Also, as I was looking for shady ways for my brave island nation to escape this national debt (I never found any), I was informed that a communist among my people has been complaining that I haven’t been providing them with adequate shelter. What do these people want? They live on beaches! I could rent those shacks out if I only had the tourism board up and running!
I guess I have to forget the goat farm in order to build this tenement building. How can I afford the $4000 on this luxurious, unnecessary building when I am almost $3000 in debt? What’s an el Presidente gotta do?
Year Six, 1955
I just blasted through this year because no one could afford to build anything, anyway. Although, I did learn how to fire people from their jobs! Goodbye, idle construction workers! Get to making that coffee! I want exports!
Aside from that, I was threatened by various factions on my island who are unhappy. Since we are in the middle of the ocean, they can’t just love it or leave it. Coincidentally, I learned that it costs money to imprison, intimidate, and eliminate my enemies. But I have my eye on you, Ignacia Santiago.
Year Seven, 1956
Oh. The United States has taken an interest in my small island. It seems that not even a place with a population of 45 people is beneath the meddling of that paragon of democracy. It seems that they don’t think we love liberty enough. We threaten them by existing, so now in May of 1956, they have brought a warship of some kind into our humble bay.
“Belligerent anti-U.S. stance” apparently includes “you’re so poor and struggling so much that you haven’t said anything nice about us or sent us gifts.” What a diva! What a bully! How insecure must a country be to threaten a tiny country like mine! Look at them sitting there, running aground with threatening posturing. Ugh.
Year Eight, 1957
I had just been watching our American guest spinning in the bay all year, poised to hit my screen capture button should they open fire on my innocent and unarmed citizens. But then! A hurricane! Hide! I hope my nine structures won’t be terribly damaged!
¡Qué lástima! My coffee plantation, our barest glimmer of hope, was the only thing that was not spared by the caprices of Mother Nature in a mood. It has been reduced to rubble and bathtubs that are apparently crucial elements of coffee production.
Year Nine, 1958
It’s the beginning of the end. My trusty aide-de-camp has informed me that my people are calling for an election next year. As I mentioned before, I am a strong militarist and if the mysterious dependence on money didn’t exist, or if “economics” had been any skill I possess, I would have already had dungeons and military bases built, trained fanatical soldiers, and thrown every unhappy, ungrateful citizen into solitary confinement!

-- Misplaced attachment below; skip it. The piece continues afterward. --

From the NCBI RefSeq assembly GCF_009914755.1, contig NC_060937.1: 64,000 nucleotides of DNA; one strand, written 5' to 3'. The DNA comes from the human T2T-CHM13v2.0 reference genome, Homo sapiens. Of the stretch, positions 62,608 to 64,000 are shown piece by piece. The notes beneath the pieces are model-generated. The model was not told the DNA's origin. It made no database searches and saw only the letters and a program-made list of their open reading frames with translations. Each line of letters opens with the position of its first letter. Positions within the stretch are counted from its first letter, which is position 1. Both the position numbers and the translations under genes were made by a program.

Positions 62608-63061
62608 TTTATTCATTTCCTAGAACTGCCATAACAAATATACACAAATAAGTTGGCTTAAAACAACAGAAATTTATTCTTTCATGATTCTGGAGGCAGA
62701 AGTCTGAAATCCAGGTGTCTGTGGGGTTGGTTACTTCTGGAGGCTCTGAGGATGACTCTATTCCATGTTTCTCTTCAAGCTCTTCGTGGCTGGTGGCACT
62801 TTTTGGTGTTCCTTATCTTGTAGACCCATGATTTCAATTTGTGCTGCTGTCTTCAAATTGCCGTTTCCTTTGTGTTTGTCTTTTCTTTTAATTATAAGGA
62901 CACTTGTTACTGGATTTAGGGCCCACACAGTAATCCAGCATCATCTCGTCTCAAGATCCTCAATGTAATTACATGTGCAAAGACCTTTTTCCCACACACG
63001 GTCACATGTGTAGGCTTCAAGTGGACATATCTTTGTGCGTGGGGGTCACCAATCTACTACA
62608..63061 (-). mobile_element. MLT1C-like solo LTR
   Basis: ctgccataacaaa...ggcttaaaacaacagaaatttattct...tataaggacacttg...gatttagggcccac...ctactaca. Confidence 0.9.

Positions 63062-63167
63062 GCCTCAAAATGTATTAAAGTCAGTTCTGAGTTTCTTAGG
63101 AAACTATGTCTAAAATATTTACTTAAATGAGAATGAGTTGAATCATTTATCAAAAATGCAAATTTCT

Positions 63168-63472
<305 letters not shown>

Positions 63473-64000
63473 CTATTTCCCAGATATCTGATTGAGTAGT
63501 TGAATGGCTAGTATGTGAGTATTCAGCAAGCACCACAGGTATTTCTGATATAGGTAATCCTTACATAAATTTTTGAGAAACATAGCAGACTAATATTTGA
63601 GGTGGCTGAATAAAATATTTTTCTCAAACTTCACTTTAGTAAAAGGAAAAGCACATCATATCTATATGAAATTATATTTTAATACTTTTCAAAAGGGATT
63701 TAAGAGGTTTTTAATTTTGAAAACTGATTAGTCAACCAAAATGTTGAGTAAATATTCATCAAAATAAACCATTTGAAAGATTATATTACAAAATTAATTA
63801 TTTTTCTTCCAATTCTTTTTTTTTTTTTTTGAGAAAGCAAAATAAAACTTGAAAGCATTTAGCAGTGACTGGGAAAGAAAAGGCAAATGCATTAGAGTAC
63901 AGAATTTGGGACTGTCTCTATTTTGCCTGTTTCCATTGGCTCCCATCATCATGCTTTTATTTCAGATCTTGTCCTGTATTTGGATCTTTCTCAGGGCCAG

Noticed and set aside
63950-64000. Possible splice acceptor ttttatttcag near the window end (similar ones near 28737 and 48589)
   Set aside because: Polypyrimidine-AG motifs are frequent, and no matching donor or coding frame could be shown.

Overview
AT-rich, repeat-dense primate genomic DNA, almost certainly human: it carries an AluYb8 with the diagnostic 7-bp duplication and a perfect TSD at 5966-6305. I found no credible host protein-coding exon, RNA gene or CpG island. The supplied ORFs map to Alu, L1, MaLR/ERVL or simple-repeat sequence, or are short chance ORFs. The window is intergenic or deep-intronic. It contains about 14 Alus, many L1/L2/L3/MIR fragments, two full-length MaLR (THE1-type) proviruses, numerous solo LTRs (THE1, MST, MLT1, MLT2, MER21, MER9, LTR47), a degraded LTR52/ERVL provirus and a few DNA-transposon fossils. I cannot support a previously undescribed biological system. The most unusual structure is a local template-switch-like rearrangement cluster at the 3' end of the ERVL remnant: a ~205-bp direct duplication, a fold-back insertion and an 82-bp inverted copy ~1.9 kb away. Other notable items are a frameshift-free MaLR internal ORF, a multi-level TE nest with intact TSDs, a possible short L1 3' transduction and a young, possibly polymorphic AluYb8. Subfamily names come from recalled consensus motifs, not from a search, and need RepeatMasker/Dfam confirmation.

Alas, all I can do is sit here, still watching that U.S. interloper in my bay spinning circles. My aide-de-camp further tells me that my people starve, that I should use the one thousand dollars in charity that I was given from the world to help rebuild the town, maybe to build a market.
But it only made me go from seven thousand dollars in debt to six thousand!
“Starve.” Let them starve! Let them eat cake! I will dwell here in my palace, watching the circles of this outrageous warship.
Year Ten, 1959
The people are angrier, but the gunboat has been withdrawn from menacing me in this beautiful springtime. My last springtime. When the time comes to authorize an election, I have chosen to live in my preferred delusions. The chart is wrong. They must love me! I’d make it a law, but that probably costs money too.
Oh but some good news! The coffee exports have increased! We can finally make back some money! Too bad about that hurricane eliminating our coffee crop.
Then I retired from office with no issue.
I certainly expected there to be more unrest, but I guess everyone was so impoverished and overworked that they couldn’t organize or give me any troubles. Maybe it takes longer than ten years to create the kind of violent change I deserved?
I am so used to playing with the easiest economy setting that I essentially have unlimited funds within the first few years. I can say for sure that limited funds makes for limited funs. I was able to build, what, three things?
Hardest Possible Settings: 1/10 will not attempt again.
At least the music was still wonderful.